A wonder of Estonian machine industry on display at the Highway Museum

Tuesday marked a momentous day for mechanical history buffs in Estonia as the Highway Museum (Maanteemuuseum) in Põlva County took delivery of renowned designer Arnold Volberg's fully restored fabled V-1 road grader.

Only 122 of these vehicles were manufactured at the Paide road machinery factory, while not a single original V-1 has survived. The Soviet Union's first self-propelled road grader was restored based on the original designs at Silver Maidla's metal shop in Põltsamaa.

It took almost four years to restore the 1948 grader. Maidla said that preparing the frame was the biggest challenge, whereas it had to be bolted together as welding was not a widespread technique 75 years ago.

"Only the engine, front axel, gearbox and rear axle, which has been cut into pieces and put back together to fit this particular one, are originals," Maidla said.

Around ten old machinery enthusiast from different parts of Estonia took part in restoring the grader. The plan was first proposed by Raimo Unt. Tallinn resident Tõnis Pappel sourced and fixed up the engine and all necessary pieces of assembly.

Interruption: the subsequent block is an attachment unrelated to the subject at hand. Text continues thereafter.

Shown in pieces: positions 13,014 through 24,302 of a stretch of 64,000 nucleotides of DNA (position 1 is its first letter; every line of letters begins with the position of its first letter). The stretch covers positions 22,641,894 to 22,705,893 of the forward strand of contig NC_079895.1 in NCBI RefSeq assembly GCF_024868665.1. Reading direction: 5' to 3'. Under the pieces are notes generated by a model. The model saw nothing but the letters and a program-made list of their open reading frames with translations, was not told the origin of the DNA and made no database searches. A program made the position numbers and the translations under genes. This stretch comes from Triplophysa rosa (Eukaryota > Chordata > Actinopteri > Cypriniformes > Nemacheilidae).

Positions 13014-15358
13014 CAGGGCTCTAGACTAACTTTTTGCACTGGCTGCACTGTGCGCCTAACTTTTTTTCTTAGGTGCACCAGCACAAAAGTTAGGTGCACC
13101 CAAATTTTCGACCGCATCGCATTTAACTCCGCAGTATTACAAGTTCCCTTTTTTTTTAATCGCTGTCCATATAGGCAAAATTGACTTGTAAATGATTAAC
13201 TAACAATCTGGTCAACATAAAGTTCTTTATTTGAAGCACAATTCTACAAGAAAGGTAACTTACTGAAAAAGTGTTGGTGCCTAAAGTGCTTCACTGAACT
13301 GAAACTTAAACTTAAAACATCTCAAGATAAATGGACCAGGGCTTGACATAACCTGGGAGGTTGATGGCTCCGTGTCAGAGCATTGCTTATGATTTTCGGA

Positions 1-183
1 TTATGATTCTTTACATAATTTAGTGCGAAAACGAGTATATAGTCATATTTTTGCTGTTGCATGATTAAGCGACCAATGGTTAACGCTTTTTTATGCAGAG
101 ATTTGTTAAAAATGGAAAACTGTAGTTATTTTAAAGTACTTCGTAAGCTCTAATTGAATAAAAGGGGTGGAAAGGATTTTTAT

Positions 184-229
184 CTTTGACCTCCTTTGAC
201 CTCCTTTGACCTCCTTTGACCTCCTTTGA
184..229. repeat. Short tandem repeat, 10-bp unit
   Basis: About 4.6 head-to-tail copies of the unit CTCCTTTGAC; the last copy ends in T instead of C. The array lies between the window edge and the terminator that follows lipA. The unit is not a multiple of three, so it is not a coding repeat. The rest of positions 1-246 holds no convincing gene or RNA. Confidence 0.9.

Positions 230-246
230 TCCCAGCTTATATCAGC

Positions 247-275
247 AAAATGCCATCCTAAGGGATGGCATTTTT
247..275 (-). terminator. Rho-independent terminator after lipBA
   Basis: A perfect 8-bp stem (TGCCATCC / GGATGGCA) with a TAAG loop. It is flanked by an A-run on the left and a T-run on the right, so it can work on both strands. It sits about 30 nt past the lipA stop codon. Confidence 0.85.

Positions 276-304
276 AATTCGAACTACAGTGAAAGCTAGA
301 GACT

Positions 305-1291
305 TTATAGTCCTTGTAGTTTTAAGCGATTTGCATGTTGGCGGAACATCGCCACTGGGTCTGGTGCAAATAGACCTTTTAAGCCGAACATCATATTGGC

"Because they were off an old GAZ AA truck, we could find spare parts, even though they were in poor shape," Pappel said.

The Highway Museum's chief treasurer Rain Rikas described the V-1 road grader as a completely unique piece of machinery.

"It was not just the first self-propelled road grader in Estonia but the entire Soviet Union. It was rare by the standards of the time courtesy of its hydraulically operated parts. The second model of Soviet road grader went into production in 1949," Rikas said.


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Editor: Marcus Turovski

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